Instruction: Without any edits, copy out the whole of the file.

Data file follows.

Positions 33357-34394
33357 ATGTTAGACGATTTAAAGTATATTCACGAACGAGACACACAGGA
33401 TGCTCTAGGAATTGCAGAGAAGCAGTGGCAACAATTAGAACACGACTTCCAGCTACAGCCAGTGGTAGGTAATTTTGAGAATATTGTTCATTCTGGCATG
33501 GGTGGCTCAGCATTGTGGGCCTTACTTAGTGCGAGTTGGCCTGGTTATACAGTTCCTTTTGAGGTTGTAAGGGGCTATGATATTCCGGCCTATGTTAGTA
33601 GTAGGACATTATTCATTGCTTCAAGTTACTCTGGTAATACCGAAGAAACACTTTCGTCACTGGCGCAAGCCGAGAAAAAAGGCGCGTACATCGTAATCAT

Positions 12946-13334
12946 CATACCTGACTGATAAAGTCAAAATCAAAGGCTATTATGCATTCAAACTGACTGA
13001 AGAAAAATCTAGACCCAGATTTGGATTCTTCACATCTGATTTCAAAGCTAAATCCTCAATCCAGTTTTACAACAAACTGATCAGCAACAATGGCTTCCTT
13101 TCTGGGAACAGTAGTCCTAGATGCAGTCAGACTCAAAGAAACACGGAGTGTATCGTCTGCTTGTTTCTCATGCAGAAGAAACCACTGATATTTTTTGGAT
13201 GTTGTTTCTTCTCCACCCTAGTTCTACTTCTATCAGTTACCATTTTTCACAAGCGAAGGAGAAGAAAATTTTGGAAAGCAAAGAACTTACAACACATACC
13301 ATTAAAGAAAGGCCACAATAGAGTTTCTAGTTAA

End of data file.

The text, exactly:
Positions 33357-34394
33357 ATGTTAGACGATTTAAAGTATATTCACGAACGAGACACACAGGA
33401 TGCTCTAGGAATTGCAGAGAAGCAGTGGCAACAATTAGAACACGACTTCCAGCTACAGCCAGTGGTAGGTAATTTTGAGAATATTGTTCATTCTGGCATG
33501 GGTGGCTCAGCATTGTGGGCCTTACTTAGTGCGAGTTGGCCTGGTTATACAGTTCCTTTTGAGGTTGTAAGGGGCTATGATATTCCGGCCTATGTTAGTA
33601 GTAGGACATTATTCATTGCTTCAAGTTACTCTGGTAATACCGAAGAAACACTTTCGTCACTGGCGCAAGCCGAGAAAAAAGGCGCGTACATCGTAATCAT

Positions 12946-13334
12946 CATACCTGACTGATAAAGTCAAAATCAAAGGCTATTATGCATTCAAACTGACTGA
13001 AGAAAAATCTAGACCCAGATTTGGATTCTTCACATCTGATTTCAAAGCTAAATCCTCAATCCAGTTTTACAACAAACTGATCAGCAACAATGGCTTCCTT
13101 TCTGGGAACAGTAGTCCTAGATGCAGTCAGACTCAAAGAAACACGGAGTGTATCGTCTGCTTGTTTCTCATGCAGAAGAAACCACTGATATTTTTTGGAT
13201 GTTGTTTCTTCTCCACCCTAGTTCTACTTCTATCAGTTACCATTTTTCACAAGCGAAGGAGAAGAAAATTTTGGAAAGCAAAGAACTTACAACACATACC
13301 ATTAAAGAAAGGCCACAATAGAGTTTCTAGTTAA